A rich history
|Minnesota Reflections has a collection of images and documents from over 120 cultural institutions, including Luther Seminary, that depict Minnesota history. Visit Minnesota Reflections|
Luther Seminary traces its beginnings to 1869 with the founding of Augsburg Seminary. During its more than 125 years of history the school has been witness to, and has participated in, most of the significant developments in American Lutheranism. Just as the 19th century saw the arrival of so many European groups to this country and the formation of a multitude of ethnic Lutheran churches, the 20th century has seen the consolidation of these formerly separate groups into fewer and larger Lutheran synods. In its own “family history” Luther Seminary bears this out. Through consolidation and merger, no fewer than 6 theological institutions came to be a part of the current Luther Seminary.
Not surprisingly, the school’s archival collections mirror this complex institutional history. The collection is most complete in all record groups for material following 1917, when one of the larger mergers occurred (3 church bodies and 3 seminaries came together). Pre-1917 seminary materials (for the 3 schools of the merging bodies and for Augsburg Seminary, then separate) are less plentiful but available for research. It should be said that most record material will be in the Norwegian language well into the 1920’s and in some cases as late as 1930 (e.g., Augsburg Seminary records). Some of this has been translated, but much remains in its original language.
The Archives of Luther Seminary include material from all of the predecessor schools which, over a period of many years and several mergers, formed the current institution. The founding date of Augsburg Seminary, 1869, is now used as the founding date for Luther Seminary. In addition to Augsburg Seminary, the Hauge Synod school, Red Wing Seminary,and Northwestern Lutheran Theological Seminary (of the former United Lutheran Church in America and later the Lutheran Church in America) comprise the larger predecessor bodies to Luther Seminary.
While we hold a significant amount of material on the predecessor seminaries other institutions like Augsburg College and St. Olaf College hold complementary materials needed by students of Luther Seminary history. We are pleased to help researchers locate the materials they may need for study either in our collections or in the materials of these other schools.
We hope to make as much of the Luther Seminary Archives collections open for use by researchers with the understanding that some records, especially those related to individual students, are not available for use, given confidentiality concerns.
|Record Group I: General Historical Files 5 cu. ft.|
|A. Catalogs, 1917-1982
B. The “Luther Seminary Review,” 1935-1970
C. Institutional histories, Luther Seminary and predecessors, 1943, 1969, 1976
|Record Group II: Governance 22 cu. ft.|
|A. Board of Regents, Agenda and Minutes, 1959-1982
B. Board of Theological Education and Ministry, Minutes and correspondence, 1960-1982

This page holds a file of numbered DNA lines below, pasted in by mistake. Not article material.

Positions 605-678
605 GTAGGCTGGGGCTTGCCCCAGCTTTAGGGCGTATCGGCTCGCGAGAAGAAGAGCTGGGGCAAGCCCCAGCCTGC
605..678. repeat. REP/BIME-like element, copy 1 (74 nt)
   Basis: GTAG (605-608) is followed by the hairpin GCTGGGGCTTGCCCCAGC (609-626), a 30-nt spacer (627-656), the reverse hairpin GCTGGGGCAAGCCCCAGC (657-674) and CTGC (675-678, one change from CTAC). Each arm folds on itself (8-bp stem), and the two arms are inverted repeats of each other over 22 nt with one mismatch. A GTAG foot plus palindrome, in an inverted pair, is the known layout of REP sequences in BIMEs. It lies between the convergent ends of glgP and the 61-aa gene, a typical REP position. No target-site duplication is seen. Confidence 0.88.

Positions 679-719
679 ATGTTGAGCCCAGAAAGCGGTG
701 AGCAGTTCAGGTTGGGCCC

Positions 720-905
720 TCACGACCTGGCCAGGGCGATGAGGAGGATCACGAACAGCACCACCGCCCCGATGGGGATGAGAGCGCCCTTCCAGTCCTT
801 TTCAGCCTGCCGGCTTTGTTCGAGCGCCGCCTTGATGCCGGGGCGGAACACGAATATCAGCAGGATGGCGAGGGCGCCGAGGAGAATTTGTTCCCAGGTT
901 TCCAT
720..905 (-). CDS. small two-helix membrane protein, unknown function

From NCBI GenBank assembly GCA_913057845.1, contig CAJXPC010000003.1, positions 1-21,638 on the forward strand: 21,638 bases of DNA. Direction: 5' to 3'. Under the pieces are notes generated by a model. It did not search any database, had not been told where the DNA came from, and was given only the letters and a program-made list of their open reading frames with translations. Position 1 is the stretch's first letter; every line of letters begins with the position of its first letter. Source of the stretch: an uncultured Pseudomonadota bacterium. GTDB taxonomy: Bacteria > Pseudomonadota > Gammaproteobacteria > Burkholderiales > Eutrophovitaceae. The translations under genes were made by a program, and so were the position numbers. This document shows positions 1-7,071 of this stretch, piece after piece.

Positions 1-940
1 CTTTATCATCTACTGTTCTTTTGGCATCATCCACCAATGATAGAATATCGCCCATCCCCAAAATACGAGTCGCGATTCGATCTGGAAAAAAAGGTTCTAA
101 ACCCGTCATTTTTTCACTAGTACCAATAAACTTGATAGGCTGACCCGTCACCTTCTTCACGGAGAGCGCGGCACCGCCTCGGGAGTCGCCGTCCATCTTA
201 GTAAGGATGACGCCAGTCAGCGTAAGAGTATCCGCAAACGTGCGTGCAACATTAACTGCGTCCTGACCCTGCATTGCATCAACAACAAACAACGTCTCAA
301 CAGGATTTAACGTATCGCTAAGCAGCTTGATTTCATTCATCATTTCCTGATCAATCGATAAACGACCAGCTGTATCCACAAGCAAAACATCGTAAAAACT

C. Association of Theological Schools
|Record Group III: Administration|
|A. Office of the President, 45 cu. ft.
T. F. Gullixson, Correspondence, 1935-1964
Alvin Rogness, Correspondence, 1954-1975
Lloyd Svendsbye, Correspondence, 1974-1982
1. Installation, 1974
2. Merger negotiation, reports and proposals, 1974-1982
B. Office of the Academic Dean, 22 cu. ft.
1. Faculty meeting agenda and minutes, 1936-1982
2. Faculty handbooks and policy statements,1965-1982
3. Matriculation records and programs,1948-1982
4. Commencement records and programs, 1930-1982
C. Office of the Dean of Students, 15 cu. ft.
1. Dean, Correspondence, 1965-1982
2. Director of Admissions, Correspondence, 1972-1982
D. Finance/Business Office, 15 cu. ft.
1. Audits, 1960-1982
2. Budget planning and correspondence, 1973-1982
E. Office of Development, 33 cu. ft.
1. Director, Correspondence and reports, 1974-1982
2. Public Relations office, news releases, 1955-1982
3.Donors, Correspondence, 1970-1982
4. Promotional materials, 1960-1982
F. Curriculum and Educational Adjuncts, 12 cu. ft.
1. Midwinter convocation, Programs, 1940-1982
2. Lay School of Theology, Correspondence and promotion, 1976-1982
3. KAIROS, Programs, Correspondence and promotion, 1975-1982
4. Continuing Education, Director, Correspondence,1970-1982
5. Contextual Education, Director, Correspondence, 1968-1982
6. Mission conferences, Program and promotion, 1961-1976
7. Midwest China Center, Promotional material, 1975-1982
|Record Group IV: Faculty|
|A. Personal papers
1. Georg Aus, 1903-1977, 8 cu. ft.
2. Sven O. Braaten, 1852-1926, 2 in.
3. M. O. Bockman, (Marcus Olaus), 1849-1942, 1 cu. ft.
4. Gustav Marius Bruce, 1879-1963, 12 cu ft.
5. John Dahle, 1853-1930, 2 cu. ft.
7. Lawrence Field, 1896-, 2 cu. ft.
8. Wendell Frerichs, 1925-, 3 cu. ft.
9. Gracia Grindal, 14 cu. ft.
10. T. F. Gullixson, 1882-1969, 15 cu. ft.
11. Olaf Hansen, 1917-, 6 cu. ft.
12. Martin Hegland, 1880-1967, 2 in.
10. John Milton, 1897-1972, 14 cu. ft.
11. Herman Preus, 1896-1995, 5 cu ft.
12. Alvin Rogness, 1906-1992, 4 cu ft.
13. Schmidt, F. A. (Friedrich August), 1837-1928
14. Paul Sonnack, Jr., 1920-1992, 10 cu ft.
15. Lloyd Svendsbye, 1930-, 5 cu. ft.
16. Carl Weswig, 1873-, 8 cu ft.
|Record Group V: Students|
|A. Boarding Club, records, 1935-1960
B. The Concord, 1965-1982
1. Issues in triplicate
2. Related production, Correspondence
C. Seminary Wives, Meetings, Minutes, 1950-1978
|Record Group VI: Special Events 10 cu. ft.|
|A. Guest Speakers, Programs and Promotion, 1960-1982
B. LTS Centennial, 1976
1. Committee, Agenda and minutes, 1974-1977
2. Correspondence, 1976